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Please use this identifier to cite or link to this item: http://hdl.handle.net/123456789/2513

Title: Strategies for effective and efficient management of museums as resource for research and public education: (a case study of the Ghana National Museum)
Authors: Yeboah, Maxwell Agyeman
Issue Date: 31-Jan-2000
Series/Report no.: 3370;
Abstract: This is a critical study of the activities of the Ghana National Museum (Accra). It is a report and evaluation of managerial strategies being employed to achieve its stated objectives. The major aim of the study was based on how best the museums’ potentials as a repository of material culture could be employed to curb the undue influx or influence of foreign culture on the indigenous Ghanaian culture. The cultural objects of the museum, if well managed with effective and efficient managerial policies and practices both at micro and macro levels could in its part play an important role in reviving Ghanaian cultural orientation. The research examined the material culture in the matrixes of Ghanaian society, the main resources in the museum as of cultural, educational, research, and aesthetic significance. The study focussed mainly on the activities of the Ghana National Museum — Accra; (not on the Museum and Monument Board, generally). The research methods included a review of related literatures, personal interviews, discussions, observation, assessment and analysis of data. It was found that even though the museum was enjoying some patronage by the public and researchers both local and foreign, its impact as an agent, which seeks to instil the knowledge of material culture in the people, was not much felt. It was therefore recommended that the Museums and Monument Board be restructured, decentralized regionally and re-launch new strategies that will enhance effective and efficient management of resources. It was concluded on the note that potentials of the museum could be realized if greater attention is concentrated on dynamic, creative and integrated strategies.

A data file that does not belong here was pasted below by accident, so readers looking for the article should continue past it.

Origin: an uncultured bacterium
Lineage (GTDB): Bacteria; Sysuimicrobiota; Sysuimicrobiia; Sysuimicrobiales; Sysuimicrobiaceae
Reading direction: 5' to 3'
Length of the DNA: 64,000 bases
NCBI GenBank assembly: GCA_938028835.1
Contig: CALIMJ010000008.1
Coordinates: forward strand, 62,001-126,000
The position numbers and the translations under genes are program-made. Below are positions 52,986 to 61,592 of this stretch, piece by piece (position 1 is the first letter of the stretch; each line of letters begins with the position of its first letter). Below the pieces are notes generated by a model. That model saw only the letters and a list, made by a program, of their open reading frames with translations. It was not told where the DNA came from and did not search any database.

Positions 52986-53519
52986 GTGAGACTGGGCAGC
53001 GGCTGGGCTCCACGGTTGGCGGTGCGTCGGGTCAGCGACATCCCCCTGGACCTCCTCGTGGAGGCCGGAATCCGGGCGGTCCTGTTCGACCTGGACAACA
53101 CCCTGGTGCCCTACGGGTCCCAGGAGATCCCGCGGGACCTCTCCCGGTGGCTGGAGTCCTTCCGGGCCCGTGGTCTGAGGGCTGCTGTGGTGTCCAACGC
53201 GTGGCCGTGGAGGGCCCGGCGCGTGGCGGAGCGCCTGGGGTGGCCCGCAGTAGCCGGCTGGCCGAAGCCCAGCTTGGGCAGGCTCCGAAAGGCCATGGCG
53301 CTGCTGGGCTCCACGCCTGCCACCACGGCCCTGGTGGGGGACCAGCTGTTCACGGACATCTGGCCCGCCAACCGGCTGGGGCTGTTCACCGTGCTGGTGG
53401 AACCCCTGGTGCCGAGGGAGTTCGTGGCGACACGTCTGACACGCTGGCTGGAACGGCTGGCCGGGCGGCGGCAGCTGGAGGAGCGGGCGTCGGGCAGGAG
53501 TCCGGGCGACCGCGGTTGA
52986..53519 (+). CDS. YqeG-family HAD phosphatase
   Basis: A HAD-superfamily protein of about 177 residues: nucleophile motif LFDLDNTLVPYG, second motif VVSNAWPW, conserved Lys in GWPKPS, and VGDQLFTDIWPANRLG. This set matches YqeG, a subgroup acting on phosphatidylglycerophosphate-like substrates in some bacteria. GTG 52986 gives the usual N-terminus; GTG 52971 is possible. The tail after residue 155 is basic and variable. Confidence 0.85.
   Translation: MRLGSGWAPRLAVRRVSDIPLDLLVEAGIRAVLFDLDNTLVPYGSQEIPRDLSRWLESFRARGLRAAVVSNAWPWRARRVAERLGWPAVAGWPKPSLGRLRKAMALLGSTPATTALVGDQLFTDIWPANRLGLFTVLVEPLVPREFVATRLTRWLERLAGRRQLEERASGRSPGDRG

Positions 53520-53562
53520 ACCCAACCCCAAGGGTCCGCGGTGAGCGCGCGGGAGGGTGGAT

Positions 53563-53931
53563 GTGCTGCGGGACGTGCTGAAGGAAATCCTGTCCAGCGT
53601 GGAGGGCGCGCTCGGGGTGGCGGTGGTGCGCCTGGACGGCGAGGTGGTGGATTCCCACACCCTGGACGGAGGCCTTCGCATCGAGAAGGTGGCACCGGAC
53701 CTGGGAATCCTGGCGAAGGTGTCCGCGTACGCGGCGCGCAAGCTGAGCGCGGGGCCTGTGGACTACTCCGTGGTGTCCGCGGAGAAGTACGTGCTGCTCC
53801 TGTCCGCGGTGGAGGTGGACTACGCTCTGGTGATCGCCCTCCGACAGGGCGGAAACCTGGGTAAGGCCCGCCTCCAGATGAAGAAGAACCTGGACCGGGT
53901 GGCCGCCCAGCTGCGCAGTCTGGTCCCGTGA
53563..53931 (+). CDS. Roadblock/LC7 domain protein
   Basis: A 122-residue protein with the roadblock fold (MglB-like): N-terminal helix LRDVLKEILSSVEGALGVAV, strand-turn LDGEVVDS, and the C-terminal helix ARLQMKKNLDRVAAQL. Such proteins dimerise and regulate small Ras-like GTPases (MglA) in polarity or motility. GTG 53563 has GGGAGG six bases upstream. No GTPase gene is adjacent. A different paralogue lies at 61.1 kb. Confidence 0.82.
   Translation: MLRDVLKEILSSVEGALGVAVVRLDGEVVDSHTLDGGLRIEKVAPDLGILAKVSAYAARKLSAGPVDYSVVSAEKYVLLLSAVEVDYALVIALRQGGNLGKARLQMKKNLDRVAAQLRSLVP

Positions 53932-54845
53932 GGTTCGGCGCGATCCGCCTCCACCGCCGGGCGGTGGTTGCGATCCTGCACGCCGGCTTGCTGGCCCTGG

Description: A thesis submitted to the Board of Postgraduate Studies, Kwame Nkrumah University of Science and Technology, Kumasi, in partial fulfilment of the requirements for the Master of Philosophy Degree (Art Education), 2000
URI: http://hdl.handle.net/123456789/2513
Appears in Collections:College of Arts and Social Sciences

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